Panel Tear, Defective Joint Causing Headaches
Saying they need more time to work out a plan to deal with not
one but two power issues at the International Space Station,
mission managers at NASA postponed plans for a fourth spacewalk
As ANN reported, that
spacewalk -- planned for Thursday -- was to address issues with a
malfunctioning joint on one of the solar wings on the starboard
side of the station. If that weren't a big enough problem, however,
NASA also discovered this week one of those panels has a
significant tear on it, reducing its power generating
The next spacewalk will be Friday at the earliest, reports The
Associated Press. The shuttle Discovery is scheduled to undock from
the ISS Monday... meaning NASA is under the gun to fit the
missions' five planned spacewalks in.
NASA may chose to extend the mission a second time; the space
agency already added an extra day to it earlier this week. And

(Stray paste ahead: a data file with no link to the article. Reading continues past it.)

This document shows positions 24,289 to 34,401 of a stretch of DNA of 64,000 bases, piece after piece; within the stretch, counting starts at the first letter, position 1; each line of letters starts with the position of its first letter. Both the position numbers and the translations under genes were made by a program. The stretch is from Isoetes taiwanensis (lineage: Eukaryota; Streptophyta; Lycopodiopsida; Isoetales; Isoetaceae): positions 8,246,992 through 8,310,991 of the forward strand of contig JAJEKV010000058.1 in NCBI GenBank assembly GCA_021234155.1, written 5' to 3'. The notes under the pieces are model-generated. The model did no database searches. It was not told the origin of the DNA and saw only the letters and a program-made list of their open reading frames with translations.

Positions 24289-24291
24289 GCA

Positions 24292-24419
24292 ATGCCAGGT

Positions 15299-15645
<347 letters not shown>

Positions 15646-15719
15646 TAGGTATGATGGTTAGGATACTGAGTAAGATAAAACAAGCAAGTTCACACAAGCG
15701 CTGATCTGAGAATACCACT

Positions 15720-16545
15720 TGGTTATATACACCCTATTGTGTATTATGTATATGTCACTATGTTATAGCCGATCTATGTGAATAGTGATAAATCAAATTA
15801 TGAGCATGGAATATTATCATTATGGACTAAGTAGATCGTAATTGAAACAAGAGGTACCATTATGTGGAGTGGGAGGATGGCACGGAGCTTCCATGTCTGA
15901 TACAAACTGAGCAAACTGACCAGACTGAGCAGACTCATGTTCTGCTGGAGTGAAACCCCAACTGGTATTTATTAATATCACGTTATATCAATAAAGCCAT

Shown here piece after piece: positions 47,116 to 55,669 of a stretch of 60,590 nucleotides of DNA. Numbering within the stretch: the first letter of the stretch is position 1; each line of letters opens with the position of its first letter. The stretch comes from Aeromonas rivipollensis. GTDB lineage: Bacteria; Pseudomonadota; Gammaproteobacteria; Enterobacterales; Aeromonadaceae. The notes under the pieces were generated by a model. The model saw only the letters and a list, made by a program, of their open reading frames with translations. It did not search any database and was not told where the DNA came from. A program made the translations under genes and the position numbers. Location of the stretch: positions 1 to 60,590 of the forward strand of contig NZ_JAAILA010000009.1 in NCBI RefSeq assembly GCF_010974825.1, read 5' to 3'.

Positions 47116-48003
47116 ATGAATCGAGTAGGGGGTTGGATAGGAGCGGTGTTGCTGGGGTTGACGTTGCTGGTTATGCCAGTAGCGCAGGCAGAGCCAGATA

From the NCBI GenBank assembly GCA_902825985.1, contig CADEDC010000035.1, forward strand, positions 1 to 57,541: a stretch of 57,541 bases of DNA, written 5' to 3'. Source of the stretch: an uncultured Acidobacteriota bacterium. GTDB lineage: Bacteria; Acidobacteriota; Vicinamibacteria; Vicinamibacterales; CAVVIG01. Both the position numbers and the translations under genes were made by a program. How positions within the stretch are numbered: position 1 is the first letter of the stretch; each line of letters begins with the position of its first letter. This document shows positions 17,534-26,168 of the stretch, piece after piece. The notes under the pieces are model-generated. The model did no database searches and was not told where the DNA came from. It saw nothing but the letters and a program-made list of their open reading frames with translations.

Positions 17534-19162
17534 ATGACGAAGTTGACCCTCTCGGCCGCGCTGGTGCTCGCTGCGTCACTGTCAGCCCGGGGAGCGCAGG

there remains the possibility an unprecedented sixth spacewalk
would be added.
"I think we're kind of in the groove right now, so if the ground
decides that's the right thing to do and they ask us to do it,
we'll be ready to support it," shuttle commander Pamela Melroy
Between the defective
joint and the torn solar panel, the station currently cannot
generate enough power to support additional equipment, such as the
ESA Columbus science lab set for launch onboard Atlantis in
December. A delay to that mission would create a domino effect
throughout subsequent launches, adding
further pressure to the hard deadline for shuttle
retirement in 2010.
As of now, NASA has not been able to determine what caused the
solar wing to tear, despite analyzing several hundred photos of it.
Astronaut Daniel Tani said he also noticed a second, smaller tear
near the primary 2 1/2 foot rip.
"Until we know what we think the cause is, maybe until we get
some better pictures, I don't think we really have any solid leads
on how to fix it yet," space station flight director Heather Rarick
Despite the damage, the ripped panel is reportedly producing 97
percent of anticipated power, according to Florida Today. The tear
did not cut through any power transmission lines.